This type of censorship is unfortunately normal in the Asian world, where same-sex activity is illegal in 20 countries, with seven – including Saudi Arabia, UAE, and Afghanistan – using the death penalty.

South Korea’s Censorship

Beginning in 2008, the South Korean government began to block Internet sites that it deemed ‘indecent” including those focused on gambling, unrated games, and pornography and nudity.It also blocks websites that it finds to be filled with “profanity.” In 2009, the country modified its own copyright law to introduce a “three-strikes policy” under which  citizens illegally sharing files would have their Internet disconnected on the third violation. However, data shows that tens of thousands of citizens have had the biggest punishment handed to them after the first strike. Because the censorship is not perfect, many LGBT websites end up being blocked in South Korea because the terminology there falls under the same criteria as the censorship of nudity, profanity or pornography. With discrimination still prevalent and awareness stil in its infancy, very few South Koreans or visitors to the country, see the merit in complaining to the government about certain LGBT websites being blocked. However, if you are in South Korea and do want to access blocked LGBT websites, there are ways around the censorship. Here are a few to consider.

Virtual Private Networks (VPNs)

Using a VPN is the safest and most effective way to get around South Korea’s LGBT censorship. A VPN gives you the two most important factors in evading censorship and avoiding getting in trouble for doing so: anonymity and security. There are lots of different brands of VPNs – some paid for and some free – but the best ones make their customers happy by ensuring that their online activities are almost impossible to track. VPNs use a high level of encryption to create a “tunnel” between your computer and a remote server in another country outside of the jurisdiction of the country practicing censorship. This tunnel allows your computer to send requests for access to websites to the remote server without your ISP provider being able to see what you are sending. When the information reaches the remote server, it is decrypted. The server then assigns your information an IP address from its own country and reroutes it to the Internet. When your requests are filled and information is sent back to your computer, it travels the same route, but in reverse. It moves to the remote server, where it is encrypted and sent back along the “tunnel” to your computer. The tunnel blocks the ISP from seeing what you are downloading. When it reaches your computer, it is decrypted and you are viewing those restricted sites worry-free. To ensure even more security, the high-end VPNs offer a no-logs feature, which means they don’t keep track of where you go on the Internet. So even if you were questioned by authorities on using a VPN to access censored sites, the VPN you used would have no record of your site visits. Another great quality to look for is a kill switch. If the VPN connection ever fails, even for a second, your Internet connection is severed. This keeps your ISP from seeing who you are when it realizes you are accessing censored websites from South Korea. If speed is a major concern for you, than ExpressVPN might be the right pick. Its speeds are routinely listed as near the top of the chart in comparisons among top-tier VPNs. SaferVPN is one of the companies that is specific in its no-logs and kill-switch technology. Based out of Israel, it has lots of protection against outside harassment from other countries. There’s also NordVPN, which stresses security with its AES 256-bit encryption that’s on par with military-grade use.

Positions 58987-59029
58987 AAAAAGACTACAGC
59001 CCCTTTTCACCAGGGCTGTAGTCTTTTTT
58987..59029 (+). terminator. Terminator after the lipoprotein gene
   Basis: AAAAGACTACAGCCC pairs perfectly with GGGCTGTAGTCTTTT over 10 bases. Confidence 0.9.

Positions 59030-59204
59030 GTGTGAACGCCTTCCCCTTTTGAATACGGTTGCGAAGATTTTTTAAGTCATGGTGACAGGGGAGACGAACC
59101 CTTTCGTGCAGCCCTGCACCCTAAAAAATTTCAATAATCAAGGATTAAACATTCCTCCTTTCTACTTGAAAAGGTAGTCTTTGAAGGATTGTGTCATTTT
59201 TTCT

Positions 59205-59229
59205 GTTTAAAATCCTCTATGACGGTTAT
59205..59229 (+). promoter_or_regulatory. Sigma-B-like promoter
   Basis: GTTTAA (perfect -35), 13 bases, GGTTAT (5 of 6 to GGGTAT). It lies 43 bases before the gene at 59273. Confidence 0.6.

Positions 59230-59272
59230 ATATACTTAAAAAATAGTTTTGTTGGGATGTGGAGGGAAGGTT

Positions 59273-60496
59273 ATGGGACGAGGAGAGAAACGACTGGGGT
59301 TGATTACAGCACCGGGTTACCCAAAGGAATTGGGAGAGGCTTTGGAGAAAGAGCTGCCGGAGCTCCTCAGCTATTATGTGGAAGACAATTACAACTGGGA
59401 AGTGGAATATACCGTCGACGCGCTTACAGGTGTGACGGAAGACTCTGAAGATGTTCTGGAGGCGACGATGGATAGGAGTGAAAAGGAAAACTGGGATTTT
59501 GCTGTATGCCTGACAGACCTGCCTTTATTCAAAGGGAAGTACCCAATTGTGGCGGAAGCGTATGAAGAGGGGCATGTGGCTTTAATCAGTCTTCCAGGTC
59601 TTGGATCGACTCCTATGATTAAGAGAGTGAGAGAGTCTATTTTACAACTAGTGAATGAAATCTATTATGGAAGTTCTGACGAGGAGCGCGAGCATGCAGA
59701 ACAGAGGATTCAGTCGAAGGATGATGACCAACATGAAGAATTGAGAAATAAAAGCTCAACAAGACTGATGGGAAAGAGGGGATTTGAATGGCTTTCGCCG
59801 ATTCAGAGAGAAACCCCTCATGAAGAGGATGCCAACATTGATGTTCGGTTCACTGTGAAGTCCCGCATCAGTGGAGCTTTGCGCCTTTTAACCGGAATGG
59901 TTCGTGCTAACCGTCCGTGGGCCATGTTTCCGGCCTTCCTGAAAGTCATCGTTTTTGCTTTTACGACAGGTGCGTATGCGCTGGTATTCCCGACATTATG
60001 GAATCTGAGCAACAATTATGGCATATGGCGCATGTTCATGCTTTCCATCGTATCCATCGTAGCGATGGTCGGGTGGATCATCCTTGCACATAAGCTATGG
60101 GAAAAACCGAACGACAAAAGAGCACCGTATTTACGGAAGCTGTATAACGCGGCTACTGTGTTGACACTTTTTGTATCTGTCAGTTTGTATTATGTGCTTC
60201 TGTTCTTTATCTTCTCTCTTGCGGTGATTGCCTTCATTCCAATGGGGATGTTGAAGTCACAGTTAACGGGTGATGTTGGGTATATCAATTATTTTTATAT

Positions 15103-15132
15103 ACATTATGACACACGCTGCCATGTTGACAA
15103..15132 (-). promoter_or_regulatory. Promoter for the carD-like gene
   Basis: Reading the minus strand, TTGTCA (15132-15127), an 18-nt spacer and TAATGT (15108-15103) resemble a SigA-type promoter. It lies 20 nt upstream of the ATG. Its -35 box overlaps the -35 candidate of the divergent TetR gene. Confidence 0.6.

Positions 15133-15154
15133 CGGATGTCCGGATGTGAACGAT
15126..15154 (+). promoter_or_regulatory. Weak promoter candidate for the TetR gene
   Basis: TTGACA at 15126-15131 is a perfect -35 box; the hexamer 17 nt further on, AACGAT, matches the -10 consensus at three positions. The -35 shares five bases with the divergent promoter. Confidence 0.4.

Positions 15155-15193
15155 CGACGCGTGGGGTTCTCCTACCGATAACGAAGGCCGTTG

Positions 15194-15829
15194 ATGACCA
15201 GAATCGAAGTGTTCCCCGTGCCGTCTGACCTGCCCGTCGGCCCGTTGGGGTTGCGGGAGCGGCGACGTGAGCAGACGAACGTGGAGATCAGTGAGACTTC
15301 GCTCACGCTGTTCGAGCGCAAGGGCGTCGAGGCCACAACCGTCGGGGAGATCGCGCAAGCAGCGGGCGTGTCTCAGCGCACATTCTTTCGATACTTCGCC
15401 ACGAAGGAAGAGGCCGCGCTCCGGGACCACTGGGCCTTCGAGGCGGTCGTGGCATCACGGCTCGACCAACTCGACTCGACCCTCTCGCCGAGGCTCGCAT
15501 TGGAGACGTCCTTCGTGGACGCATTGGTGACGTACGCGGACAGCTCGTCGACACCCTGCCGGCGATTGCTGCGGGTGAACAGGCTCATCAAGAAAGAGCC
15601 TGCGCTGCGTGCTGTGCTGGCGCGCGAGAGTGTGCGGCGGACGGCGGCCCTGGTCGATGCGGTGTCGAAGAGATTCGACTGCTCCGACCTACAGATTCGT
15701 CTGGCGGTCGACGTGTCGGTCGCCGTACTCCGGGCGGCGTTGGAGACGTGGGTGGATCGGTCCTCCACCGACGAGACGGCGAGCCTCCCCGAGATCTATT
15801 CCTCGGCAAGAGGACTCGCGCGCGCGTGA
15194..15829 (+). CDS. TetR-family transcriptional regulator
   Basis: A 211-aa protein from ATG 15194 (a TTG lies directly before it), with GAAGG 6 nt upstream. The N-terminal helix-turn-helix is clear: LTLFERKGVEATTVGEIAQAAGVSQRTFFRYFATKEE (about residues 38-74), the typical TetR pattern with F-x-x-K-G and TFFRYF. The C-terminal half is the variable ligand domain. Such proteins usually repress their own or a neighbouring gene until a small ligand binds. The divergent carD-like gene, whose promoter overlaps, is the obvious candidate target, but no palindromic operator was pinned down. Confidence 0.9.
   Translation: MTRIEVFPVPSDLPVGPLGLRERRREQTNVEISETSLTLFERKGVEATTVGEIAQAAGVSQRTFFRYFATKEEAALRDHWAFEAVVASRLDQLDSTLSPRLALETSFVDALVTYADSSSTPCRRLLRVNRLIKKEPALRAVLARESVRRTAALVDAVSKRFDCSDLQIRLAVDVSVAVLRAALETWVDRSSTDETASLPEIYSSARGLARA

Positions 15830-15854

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Using a proxy to avoid censorship is less expensive than using a VPN, but has a lot more security risks as well. Proxies largely operate the same way as VPNs: Your computer connects to a remote server in another country and sends information to and from the Internet through that midway point. The downside of proxies is that they are not encrypted. This means that your ISP can view all the requests that you are sending to the Internet and all the information you are downloading. If you are suspected of using a proxy to workaround a country’s censorship, the ISP will be able to clearly track your online movements.